What has Steve Harris innovated? People often site his "galloping style" which really isn't that big a deal IMO.
Cliff Burton; What has he innovated and what makes him so creative? Burton is IMO one of the most overrated bassists on the list and owes his notoriety to being Being with Metallica and the fact that died in a bus crash.
Hamm; IMO by far the most versatile and technically skilled of any you mentioned due to his capability to play a wide variety of music and being one the best solo bass players around. He also is IMO much more creative than Harris or Burton. When compared to Deacon, Deacon may be more creative in a band setting but Hamm of course excels as a solo player.
That is why these break downs can get tricky as so much is subjective. Two IMO fairly knowledgeable people like you and I can look at the same player and have completely different opinions unless the difference is really obvious. Maybe when players are so close they could be bunched together and rated, for example, 25a, 25b, 25c.
For the record, I subscribe to Bassfreak's philosophy that criteria breakdowns should basically be used to roughly order the list, but they won't necessarily be the final list result, other things (what I like calling intangibles) have to come into play too in terms of doing final list ordering.
Steve Harris' 'innovation' lies in popularizing and widely using the galloping style (first person to widely use it), but it goes further: he was the first big metal bandleader who also was the band's bassist (should that count toward his placement here???), he is THE guy responsible for keeping flatwounds alive in the modern era (and showing that they can be used much more widely than just in pop/rock and roots rock, I mean he played them in speedy metal and made it work), and most importantly he was metal's second great bassist chronologically, after Geezer (it's worth noting he was the FIRST great bassist metal had seen SINCE Geezer in the early/mid 70s), and was the first 'lead bassist' in metal.
Burton is a bass god in my book, and challenges Claypool for a spot in the top 5 most creative players ever in rock (in my mind, PROBABLY Jamerson/Macca/Claypool/Flea/Squire in some order, though Squire's definitely #1). The problem is that given that he's inaudible in 75% of his recorded material with Metallica (albums), it's hard to discern what he's doing most of the time on record, though even on the albums you can hear Anesthesia fully, all of his playing on the Kill Em All album, his distorted ventures on 'Call of Ktulu', the octaved bass intro to 'Damage Inc', the distorted solo in 'Orion', and other defining moments of his career, as well as occasionally his main playing (when songs get softer, like the first half of Sanitarium, the first half of Fade to Black, the interlude in Master, etc). Listening closely and attentively to the bass parts, where audible, on the Ride and Master albums starts revealing the extent of his genius...to appreciate him fully though you have to go on youtube and listen to the remixes people have made of those songs with the original bass track boosted (courtesy of Guitar Hero: Metallica separating the tracks and boosting the bass level immensely). It's a revelation and absolutely blew my mind. His melodic subtlety, sensitivity, and note choice are on the level of Macca and Flea; he's as harmonically ambitious and sophisticated as Macca, Flea, Jamerson and Squire; and he pushes the use of distortion and effects further, with artistic merit, than any other bassist I've heard, he basically invented a 'school' of effects use and approach to distortion. No, he didn't live long enough to fully mature as a musician and refine his playing, but his genius is abundant in terms of the things I've mentioned, note choice/placement, use of the bass as a composed part of the song (like in Baroque music, his favorite genre of music), use of the bass as a countermelodic instrument by way of genius harmonic play off the guitar line. He helped push bass soloing into a completely new direction, too, and integrate solo spots into full band (all instruments) songs brilliantly. This isn't even to mention that he was BY FAR the most musically ambitious and advanced metal bassist of his generation, and more ambitious and musically advanced than any metal bassist before him. Metal bass playing can be basically divided into a 'Before Cliff' and 'After Cliff', he's the god of the genre and unanimously praised by players in metal to this day as a, or THE, primary inspiration on their playing in the genre. He was classically trained and used the bass as a thru-composed 'voice', harmonically countermelodic, in what were by and large fairly standard metal song arrangements, which was totally unprecedented and has never really been replicated since (note that the next generation of great metal bassists, like Patterson, DiGiorgio and Choy, their innovations were in using jazz/fusion style in metal songs; Cliff was the singular figure who used a classical approach, and one worthy of the classical masters, in metal songs).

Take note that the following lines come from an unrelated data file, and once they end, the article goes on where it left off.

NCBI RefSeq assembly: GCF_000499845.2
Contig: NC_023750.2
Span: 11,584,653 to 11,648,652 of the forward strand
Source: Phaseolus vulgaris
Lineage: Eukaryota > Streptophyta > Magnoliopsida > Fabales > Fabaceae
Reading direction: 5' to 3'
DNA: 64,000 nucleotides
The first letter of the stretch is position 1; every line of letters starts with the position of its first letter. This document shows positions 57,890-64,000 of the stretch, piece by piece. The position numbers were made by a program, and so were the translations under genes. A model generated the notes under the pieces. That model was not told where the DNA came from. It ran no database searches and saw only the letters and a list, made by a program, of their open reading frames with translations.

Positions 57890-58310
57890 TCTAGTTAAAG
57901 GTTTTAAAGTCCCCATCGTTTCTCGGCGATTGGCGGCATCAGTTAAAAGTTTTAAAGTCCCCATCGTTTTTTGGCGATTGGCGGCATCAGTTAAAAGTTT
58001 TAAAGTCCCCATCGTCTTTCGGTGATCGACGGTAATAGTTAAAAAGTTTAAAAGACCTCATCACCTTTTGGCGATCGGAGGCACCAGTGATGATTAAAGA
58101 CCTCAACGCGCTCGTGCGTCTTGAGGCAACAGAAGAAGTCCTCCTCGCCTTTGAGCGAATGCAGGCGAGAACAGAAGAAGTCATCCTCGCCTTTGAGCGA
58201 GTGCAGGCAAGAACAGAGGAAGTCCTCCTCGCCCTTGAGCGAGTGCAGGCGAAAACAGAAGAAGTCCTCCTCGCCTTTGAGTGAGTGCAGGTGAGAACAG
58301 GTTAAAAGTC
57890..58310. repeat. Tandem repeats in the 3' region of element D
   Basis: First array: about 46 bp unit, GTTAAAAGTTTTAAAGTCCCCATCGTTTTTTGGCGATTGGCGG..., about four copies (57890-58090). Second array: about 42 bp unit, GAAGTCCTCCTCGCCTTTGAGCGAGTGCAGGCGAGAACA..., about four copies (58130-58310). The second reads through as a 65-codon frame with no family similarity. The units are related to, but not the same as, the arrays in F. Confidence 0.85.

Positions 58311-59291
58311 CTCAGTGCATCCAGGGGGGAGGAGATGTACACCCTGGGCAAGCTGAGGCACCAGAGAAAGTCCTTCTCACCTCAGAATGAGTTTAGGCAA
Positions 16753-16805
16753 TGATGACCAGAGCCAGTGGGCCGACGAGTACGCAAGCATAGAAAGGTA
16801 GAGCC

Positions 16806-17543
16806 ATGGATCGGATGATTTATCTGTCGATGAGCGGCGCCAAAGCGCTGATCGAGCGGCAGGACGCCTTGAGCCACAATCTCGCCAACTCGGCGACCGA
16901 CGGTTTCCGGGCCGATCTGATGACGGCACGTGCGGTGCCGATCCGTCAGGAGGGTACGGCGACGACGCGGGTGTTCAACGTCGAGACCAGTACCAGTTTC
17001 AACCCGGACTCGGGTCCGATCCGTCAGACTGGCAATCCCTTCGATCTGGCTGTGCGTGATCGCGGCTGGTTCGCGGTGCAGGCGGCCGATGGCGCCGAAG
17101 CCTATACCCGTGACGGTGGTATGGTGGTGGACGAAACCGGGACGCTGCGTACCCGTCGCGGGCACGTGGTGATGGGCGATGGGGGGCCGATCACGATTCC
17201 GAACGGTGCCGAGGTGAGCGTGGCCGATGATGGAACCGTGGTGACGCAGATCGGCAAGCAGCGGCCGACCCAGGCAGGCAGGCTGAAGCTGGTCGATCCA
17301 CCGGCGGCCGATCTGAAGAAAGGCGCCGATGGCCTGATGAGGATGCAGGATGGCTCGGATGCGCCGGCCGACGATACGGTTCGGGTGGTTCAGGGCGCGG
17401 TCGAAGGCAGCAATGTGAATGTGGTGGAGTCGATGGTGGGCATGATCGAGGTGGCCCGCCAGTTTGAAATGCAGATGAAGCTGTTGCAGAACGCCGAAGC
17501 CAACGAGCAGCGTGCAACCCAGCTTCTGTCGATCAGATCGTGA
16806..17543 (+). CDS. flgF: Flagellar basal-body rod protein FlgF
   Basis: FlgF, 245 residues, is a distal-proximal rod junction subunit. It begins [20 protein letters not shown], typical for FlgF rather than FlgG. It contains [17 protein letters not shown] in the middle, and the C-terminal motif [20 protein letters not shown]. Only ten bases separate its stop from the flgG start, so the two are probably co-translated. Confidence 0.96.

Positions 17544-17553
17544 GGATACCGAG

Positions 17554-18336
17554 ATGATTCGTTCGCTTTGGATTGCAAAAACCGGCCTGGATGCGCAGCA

Hamm is a good example to my mind of a guy whose technique and knowledge of the fretboard and internalized knowledge of scalar patterns, arpeggios and intervals are all exceptional, especially for rock, but whose actual CREATIVITY (what he DOES with all that knowledge/ability) is not on the level of the best (Macca, Jamerson, Entwistle, Flea, Claypool, Squire, Burton, Sheehan, Levin, Deacon). He's composed some outstanding solo bass pieces and deserves credit for moving that forward as an art. Creativity he doesn't touch Burton or Deacon, sorry. I'd say Harris beats him in creativity too, though maybe only slightly.
As far as ordering goes, yea its tricky, that's why this 18-28 stretch of the list is taking so long...! But it's fun! And thanks for bein' around to help me figure all this out